plural sustantivo[also treated as singular]
- He opened an agricultural museum which included a gigantic pair of bellows, seven or eight feet tall.
- They blow bellows at them to simulate a strong wind and then light torches to simulate the imagined layer of fire in the sky.
- When dry, any loose smalt was to be brushed off with a feather or blown off with a bellows.
- Clavichords were particularly popular with organists because they could practise on them at home instead of in a cold church, and without the need to pay someone to pump the organ bellows.
- The poor starving little church mice had chewed their way through the bellows of the church organ.
- I wondered what powered it, since it didn't have a bellows like an accordion or pipe organ, and he didn't seem to be blowing into it.
- We knew we would have to magnify the drop for final measurements, so we used a medium-format camera and 120-millimeter macro lens on a bellows.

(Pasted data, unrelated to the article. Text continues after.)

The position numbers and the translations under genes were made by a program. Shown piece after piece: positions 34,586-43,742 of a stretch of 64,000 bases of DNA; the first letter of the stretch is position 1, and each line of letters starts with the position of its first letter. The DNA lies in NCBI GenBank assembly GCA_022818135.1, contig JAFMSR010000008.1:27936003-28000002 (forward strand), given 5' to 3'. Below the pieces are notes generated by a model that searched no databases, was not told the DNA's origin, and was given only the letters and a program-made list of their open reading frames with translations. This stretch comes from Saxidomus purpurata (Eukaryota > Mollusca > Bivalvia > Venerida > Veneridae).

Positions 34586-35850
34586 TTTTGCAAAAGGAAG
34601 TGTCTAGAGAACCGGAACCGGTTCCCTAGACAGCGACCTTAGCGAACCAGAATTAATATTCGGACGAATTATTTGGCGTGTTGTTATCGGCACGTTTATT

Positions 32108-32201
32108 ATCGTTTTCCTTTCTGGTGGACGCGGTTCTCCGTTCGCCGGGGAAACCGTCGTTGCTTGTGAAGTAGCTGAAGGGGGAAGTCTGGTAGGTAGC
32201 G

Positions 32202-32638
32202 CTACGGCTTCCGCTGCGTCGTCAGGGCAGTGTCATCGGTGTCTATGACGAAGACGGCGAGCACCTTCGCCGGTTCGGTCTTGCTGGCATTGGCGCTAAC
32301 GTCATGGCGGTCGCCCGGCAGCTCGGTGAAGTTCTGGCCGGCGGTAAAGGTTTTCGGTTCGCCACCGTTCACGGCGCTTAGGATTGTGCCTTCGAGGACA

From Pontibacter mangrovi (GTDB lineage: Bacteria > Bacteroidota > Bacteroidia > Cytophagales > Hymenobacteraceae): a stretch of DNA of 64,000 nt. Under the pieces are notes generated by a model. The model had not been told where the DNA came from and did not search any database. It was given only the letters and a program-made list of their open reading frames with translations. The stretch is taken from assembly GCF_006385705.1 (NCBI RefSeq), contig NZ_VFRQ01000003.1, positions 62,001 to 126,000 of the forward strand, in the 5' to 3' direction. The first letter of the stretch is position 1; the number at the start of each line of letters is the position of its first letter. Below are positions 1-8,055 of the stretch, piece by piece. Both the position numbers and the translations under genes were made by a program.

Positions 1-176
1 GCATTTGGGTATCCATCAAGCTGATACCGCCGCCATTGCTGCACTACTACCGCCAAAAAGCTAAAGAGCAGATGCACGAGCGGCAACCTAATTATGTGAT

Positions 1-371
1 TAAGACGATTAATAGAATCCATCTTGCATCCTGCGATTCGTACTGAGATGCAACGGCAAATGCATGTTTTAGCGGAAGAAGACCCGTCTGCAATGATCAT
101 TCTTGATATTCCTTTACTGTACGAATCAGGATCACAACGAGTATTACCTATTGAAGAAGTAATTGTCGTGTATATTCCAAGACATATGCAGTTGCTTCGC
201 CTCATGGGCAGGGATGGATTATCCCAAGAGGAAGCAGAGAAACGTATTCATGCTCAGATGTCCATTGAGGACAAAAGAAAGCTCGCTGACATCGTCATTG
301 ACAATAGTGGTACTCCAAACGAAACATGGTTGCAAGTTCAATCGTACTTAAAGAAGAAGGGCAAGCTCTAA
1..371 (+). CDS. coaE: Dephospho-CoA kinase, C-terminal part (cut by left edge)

- Such calculations work out very neatly if you always double your focal length, but get a bit more complicated for odd bellows or lens extensions.
- The bellows moves a valve body in accordance with pressure introduced into the pressure sensing chamber.
Middle English: probably from Old English belga, plural of belig (see belly), used as a shortened form of earlier blǣstbelig 'blowing bag'.
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Saltos de línea: bel|lows
Definición de bellows en:
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